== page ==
Russian hackers who penetrated sensitive parts of the White House computer system last year read President Barack Obama’s unclassified emails, the New York Times reported on Saturday, quoting U.S. officials.
What makes the intrusion troubling is the content of those emails.
Officials conceded to the Times that “the unclassified system routinely contains much information that is considered highly sensitive: schedules, email exchanges with ambassadors and diplomats, discussions of pending personnel moves and legislation, and, inevitably, some debate about policy.”
The exact content of what the hackers took is being kept secret — so the Russians aren’t tipped off to what is known — and people close to the president said that he is careful about emailing outside of the White House system.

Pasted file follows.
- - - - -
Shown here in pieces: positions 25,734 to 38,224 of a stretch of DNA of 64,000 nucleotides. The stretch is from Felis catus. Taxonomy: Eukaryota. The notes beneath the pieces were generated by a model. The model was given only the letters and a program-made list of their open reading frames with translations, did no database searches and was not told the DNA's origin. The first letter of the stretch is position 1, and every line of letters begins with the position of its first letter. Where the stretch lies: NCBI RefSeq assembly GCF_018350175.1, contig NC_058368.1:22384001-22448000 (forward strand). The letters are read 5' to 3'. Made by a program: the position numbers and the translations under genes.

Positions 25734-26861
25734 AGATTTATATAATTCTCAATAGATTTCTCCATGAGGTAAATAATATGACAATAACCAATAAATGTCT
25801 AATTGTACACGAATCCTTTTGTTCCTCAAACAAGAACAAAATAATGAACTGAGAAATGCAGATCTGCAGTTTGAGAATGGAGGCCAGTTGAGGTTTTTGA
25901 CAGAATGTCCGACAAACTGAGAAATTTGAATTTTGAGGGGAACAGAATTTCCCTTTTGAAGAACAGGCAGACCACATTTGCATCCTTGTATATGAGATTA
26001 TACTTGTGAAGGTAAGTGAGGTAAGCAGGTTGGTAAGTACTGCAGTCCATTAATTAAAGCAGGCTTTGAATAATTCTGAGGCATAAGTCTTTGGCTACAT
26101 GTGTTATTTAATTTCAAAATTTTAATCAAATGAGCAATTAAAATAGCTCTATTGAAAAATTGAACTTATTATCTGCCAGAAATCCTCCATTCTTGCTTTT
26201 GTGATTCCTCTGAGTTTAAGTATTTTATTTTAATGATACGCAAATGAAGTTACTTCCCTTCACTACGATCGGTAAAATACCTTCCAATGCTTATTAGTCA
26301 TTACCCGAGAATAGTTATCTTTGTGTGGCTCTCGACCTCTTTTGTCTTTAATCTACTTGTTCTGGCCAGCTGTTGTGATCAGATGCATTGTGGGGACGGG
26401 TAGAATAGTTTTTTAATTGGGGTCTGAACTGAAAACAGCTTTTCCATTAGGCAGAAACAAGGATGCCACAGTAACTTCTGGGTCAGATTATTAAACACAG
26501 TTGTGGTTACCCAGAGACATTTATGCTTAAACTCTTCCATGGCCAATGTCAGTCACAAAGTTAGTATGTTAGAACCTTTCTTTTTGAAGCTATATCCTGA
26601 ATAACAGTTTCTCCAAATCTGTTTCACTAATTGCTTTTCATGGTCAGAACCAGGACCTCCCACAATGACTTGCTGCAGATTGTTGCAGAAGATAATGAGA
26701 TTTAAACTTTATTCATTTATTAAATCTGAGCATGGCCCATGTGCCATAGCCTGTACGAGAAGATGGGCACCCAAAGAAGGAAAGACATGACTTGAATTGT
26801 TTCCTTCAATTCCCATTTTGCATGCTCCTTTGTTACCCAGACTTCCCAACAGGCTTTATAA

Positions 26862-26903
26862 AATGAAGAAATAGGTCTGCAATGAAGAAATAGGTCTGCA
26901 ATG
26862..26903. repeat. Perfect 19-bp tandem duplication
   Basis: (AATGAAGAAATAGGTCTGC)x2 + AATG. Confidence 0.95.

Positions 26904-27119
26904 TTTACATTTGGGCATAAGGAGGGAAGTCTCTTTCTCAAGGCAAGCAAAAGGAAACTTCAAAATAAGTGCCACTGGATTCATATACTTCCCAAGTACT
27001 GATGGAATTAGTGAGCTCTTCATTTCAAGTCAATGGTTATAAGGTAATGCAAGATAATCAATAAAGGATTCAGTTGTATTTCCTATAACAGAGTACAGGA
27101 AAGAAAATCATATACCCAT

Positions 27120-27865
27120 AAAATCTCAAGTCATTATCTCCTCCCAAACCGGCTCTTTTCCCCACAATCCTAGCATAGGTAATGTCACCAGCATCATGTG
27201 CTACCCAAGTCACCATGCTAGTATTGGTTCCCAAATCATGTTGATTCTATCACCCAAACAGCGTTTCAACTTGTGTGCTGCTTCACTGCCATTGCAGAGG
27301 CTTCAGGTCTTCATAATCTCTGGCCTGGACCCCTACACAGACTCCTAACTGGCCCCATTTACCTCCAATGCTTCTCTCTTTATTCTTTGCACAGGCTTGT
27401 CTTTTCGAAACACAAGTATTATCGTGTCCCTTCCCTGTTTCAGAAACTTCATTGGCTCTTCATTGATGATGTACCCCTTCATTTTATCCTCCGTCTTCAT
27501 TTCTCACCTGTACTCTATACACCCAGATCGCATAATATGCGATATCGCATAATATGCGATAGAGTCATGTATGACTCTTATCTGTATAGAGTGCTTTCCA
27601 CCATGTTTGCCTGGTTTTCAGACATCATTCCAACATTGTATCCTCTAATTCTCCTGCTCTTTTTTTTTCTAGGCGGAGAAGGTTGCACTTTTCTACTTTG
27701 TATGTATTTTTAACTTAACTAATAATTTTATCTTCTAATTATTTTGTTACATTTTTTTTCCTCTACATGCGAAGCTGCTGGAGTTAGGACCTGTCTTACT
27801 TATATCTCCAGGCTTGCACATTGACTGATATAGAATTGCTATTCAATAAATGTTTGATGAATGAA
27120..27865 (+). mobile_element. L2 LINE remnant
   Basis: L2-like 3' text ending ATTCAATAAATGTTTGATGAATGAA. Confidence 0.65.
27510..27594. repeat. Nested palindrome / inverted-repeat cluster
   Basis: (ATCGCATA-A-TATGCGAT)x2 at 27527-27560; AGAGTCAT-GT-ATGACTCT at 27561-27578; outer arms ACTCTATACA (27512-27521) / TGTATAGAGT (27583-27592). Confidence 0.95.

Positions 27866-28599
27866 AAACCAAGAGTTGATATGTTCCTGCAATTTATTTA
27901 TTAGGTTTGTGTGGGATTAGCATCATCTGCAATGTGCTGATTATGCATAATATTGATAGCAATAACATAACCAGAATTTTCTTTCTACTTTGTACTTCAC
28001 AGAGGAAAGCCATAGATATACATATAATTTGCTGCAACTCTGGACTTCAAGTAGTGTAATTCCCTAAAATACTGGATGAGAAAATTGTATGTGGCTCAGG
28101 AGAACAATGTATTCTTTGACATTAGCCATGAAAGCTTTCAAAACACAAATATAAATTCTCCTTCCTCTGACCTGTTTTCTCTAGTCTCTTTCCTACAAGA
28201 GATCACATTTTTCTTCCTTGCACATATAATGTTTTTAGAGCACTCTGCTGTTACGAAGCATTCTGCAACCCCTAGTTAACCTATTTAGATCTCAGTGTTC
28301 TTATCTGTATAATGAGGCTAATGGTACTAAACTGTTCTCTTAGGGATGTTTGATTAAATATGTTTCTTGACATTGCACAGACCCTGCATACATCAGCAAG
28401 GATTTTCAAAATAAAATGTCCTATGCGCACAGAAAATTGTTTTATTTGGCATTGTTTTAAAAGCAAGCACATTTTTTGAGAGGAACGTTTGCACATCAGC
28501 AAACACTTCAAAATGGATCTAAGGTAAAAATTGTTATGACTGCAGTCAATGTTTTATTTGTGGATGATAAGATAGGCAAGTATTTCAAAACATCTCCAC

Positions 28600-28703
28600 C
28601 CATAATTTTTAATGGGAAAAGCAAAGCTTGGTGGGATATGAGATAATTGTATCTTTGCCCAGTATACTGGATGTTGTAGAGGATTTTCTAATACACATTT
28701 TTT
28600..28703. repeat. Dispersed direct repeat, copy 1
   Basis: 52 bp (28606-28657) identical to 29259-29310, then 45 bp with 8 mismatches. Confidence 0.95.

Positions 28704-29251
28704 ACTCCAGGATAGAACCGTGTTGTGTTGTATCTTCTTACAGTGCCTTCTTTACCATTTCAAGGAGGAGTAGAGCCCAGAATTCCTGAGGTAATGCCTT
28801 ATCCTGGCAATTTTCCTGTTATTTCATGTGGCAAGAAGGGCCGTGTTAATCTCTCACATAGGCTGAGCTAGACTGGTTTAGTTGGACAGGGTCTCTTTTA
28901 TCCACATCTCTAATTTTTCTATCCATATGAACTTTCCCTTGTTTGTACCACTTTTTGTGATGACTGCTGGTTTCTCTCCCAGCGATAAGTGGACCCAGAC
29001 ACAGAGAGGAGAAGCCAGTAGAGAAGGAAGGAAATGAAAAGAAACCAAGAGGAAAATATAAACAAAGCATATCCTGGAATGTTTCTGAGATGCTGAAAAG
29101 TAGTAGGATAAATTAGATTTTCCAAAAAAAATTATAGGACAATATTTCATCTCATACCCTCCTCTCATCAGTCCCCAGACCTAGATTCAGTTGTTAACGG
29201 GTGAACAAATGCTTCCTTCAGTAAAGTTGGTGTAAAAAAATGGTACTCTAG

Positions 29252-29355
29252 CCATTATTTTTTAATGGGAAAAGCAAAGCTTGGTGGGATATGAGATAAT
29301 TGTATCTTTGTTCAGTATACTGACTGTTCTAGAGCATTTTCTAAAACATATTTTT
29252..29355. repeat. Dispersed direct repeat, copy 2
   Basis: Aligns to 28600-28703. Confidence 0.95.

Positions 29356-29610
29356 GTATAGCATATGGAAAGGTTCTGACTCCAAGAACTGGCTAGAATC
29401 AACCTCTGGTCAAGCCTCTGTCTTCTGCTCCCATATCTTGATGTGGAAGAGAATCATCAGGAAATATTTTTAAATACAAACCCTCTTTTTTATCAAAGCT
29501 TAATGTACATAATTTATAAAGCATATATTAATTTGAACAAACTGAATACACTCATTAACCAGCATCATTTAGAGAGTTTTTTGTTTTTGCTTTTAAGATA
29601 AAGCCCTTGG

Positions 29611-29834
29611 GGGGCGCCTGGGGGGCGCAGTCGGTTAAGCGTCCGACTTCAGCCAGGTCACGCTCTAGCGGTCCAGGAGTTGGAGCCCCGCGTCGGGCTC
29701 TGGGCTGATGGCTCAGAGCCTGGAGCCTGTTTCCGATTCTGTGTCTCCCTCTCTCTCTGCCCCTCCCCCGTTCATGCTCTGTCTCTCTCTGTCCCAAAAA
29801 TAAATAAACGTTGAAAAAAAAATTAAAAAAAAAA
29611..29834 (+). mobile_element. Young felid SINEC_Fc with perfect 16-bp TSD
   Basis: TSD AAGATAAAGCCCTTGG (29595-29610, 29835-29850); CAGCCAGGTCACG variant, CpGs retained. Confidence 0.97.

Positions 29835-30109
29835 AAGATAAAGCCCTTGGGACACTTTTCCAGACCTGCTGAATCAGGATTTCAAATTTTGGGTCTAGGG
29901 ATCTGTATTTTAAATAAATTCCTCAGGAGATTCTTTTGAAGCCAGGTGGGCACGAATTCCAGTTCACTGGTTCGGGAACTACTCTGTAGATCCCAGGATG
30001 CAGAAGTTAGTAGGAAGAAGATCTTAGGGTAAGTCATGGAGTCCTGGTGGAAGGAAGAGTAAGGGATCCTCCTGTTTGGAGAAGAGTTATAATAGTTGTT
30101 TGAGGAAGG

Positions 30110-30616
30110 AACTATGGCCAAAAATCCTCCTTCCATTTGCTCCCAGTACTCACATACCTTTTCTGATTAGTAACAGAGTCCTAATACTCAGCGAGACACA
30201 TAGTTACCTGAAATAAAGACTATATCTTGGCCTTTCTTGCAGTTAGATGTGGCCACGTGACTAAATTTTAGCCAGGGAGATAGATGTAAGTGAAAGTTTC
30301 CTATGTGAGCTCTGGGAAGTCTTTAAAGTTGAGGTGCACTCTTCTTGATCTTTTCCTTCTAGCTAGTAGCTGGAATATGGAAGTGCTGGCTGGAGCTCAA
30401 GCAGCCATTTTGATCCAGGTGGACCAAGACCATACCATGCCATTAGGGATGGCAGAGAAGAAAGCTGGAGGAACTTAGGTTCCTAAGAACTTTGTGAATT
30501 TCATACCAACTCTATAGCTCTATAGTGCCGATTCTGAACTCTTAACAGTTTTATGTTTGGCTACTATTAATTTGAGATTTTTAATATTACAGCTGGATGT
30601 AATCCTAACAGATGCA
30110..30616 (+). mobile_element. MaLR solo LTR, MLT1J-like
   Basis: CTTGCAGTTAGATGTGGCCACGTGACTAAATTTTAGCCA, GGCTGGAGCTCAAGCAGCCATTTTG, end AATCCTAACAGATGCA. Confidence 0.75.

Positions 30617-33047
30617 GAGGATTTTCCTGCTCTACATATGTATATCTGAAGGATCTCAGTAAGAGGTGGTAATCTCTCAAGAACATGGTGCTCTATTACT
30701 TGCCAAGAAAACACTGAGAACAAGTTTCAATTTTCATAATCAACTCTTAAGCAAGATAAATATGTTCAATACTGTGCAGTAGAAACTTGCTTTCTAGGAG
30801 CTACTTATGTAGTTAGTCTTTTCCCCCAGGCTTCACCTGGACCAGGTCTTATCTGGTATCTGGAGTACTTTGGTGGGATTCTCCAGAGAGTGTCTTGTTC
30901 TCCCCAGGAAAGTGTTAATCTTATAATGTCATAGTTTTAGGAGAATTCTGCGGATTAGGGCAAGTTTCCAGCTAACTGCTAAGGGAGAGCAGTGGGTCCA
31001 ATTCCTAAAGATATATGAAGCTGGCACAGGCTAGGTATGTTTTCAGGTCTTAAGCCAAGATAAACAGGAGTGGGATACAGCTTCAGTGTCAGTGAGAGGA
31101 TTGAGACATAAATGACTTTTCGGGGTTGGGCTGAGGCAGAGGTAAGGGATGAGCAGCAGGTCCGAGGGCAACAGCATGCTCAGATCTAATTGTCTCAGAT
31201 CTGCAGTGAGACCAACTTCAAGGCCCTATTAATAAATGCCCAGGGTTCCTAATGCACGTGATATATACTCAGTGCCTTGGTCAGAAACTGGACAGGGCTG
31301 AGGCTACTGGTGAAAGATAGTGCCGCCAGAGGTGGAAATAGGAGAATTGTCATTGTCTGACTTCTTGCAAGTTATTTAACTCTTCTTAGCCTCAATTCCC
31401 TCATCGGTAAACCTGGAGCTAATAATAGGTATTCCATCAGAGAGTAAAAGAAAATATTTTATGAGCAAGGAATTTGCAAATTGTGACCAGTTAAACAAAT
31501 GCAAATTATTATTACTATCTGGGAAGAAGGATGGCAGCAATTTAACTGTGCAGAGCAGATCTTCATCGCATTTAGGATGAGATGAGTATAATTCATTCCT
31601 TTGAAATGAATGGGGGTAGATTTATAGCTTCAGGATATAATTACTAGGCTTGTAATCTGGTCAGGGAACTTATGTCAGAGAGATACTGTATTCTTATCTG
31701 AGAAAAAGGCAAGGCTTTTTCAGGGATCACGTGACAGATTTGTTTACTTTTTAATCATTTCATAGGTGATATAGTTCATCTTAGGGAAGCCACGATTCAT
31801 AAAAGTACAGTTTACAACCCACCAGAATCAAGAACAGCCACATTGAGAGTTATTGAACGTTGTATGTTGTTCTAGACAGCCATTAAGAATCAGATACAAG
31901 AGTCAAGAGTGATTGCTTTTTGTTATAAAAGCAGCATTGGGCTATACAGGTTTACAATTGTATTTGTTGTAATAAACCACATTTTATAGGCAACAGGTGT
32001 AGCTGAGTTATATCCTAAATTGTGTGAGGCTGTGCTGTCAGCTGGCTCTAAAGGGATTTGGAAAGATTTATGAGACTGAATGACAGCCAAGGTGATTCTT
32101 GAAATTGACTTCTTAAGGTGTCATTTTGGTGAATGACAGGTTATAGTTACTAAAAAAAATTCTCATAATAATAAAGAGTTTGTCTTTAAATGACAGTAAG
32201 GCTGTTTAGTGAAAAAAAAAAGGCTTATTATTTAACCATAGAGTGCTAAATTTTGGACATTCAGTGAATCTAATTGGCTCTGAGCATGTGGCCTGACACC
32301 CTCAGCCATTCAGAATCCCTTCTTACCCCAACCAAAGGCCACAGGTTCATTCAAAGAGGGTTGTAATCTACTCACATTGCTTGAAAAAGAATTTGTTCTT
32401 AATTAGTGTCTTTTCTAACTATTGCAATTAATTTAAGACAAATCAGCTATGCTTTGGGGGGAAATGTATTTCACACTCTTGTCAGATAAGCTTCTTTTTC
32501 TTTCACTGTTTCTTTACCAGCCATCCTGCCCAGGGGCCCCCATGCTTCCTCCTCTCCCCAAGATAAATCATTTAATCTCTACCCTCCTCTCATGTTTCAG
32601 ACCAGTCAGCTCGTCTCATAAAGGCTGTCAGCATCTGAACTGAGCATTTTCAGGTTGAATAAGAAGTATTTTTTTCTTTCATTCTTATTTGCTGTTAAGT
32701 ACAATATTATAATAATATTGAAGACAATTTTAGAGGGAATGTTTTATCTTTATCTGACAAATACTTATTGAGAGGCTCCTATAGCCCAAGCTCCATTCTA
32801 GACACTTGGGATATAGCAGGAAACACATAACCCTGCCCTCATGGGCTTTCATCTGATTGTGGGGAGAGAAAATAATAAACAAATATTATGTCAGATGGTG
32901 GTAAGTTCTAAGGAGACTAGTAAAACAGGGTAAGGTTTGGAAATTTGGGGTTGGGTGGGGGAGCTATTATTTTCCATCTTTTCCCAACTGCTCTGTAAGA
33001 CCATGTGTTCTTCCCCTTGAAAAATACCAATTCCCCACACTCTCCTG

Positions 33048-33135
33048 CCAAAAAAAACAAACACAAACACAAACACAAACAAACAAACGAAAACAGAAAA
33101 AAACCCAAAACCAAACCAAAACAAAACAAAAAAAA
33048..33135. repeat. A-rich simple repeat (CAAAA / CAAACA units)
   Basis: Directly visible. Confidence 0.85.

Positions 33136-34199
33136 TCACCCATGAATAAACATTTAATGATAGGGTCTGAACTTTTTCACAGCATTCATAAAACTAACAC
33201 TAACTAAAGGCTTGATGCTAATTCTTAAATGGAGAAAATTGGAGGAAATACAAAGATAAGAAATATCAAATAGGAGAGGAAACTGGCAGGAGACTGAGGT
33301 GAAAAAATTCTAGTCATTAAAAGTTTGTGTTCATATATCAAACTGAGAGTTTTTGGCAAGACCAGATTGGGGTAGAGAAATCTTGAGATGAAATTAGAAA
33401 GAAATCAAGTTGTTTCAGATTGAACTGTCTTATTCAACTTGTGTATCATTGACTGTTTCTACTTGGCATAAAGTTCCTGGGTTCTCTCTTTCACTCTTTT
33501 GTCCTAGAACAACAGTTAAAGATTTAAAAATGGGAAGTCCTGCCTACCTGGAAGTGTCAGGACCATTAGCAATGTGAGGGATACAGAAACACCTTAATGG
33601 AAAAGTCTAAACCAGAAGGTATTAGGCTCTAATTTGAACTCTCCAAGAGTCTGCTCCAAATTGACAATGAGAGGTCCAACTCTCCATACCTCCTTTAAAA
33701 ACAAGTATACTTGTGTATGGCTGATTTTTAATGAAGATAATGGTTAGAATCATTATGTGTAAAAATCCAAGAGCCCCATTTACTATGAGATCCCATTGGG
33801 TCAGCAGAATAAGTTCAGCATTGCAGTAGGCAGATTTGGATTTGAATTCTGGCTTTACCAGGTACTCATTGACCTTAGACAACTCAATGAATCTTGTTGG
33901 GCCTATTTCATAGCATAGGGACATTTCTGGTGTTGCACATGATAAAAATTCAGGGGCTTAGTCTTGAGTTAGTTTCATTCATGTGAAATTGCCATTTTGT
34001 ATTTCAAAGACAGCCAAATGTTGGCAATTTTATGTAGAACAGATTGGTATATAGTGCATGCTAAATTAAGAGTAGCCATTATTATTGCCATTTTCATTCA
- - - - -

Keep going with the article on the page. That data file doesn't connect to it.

Nevertheless, it’s clear from the reporting that the Russians learned some things about the commander in chief.
“Obama is known to send emails to aides late at night from his residence, providing them with his feedback on speeches or, at times, entirely new drafts,” the Times reports. “Others say he has emailed on topics as diverse as his golf game and the struggle with Congress over the Iranian nuclear negotiations.”
The New York Times said the breach had been “far more intrusive and worrisome than has been publicly acknowledged.”
One senior American official briefed on the investigation told the Times: “This has been one of the most sophisticated actors we’ve seen.”
Another senior official added that it’s “the Russian angle to this that’s particularly worrisome.”
A White House spokeswoman declined to comment on the report. The White House did confirm the breach earlier this month, saying it took place last year and that it did not affect classified information.
The Times notes that the president’s email account itself and his encrypted Blackberry were apparently not hacked.
Officials did not disclose the number of Obama’s emails that were read by the hackers.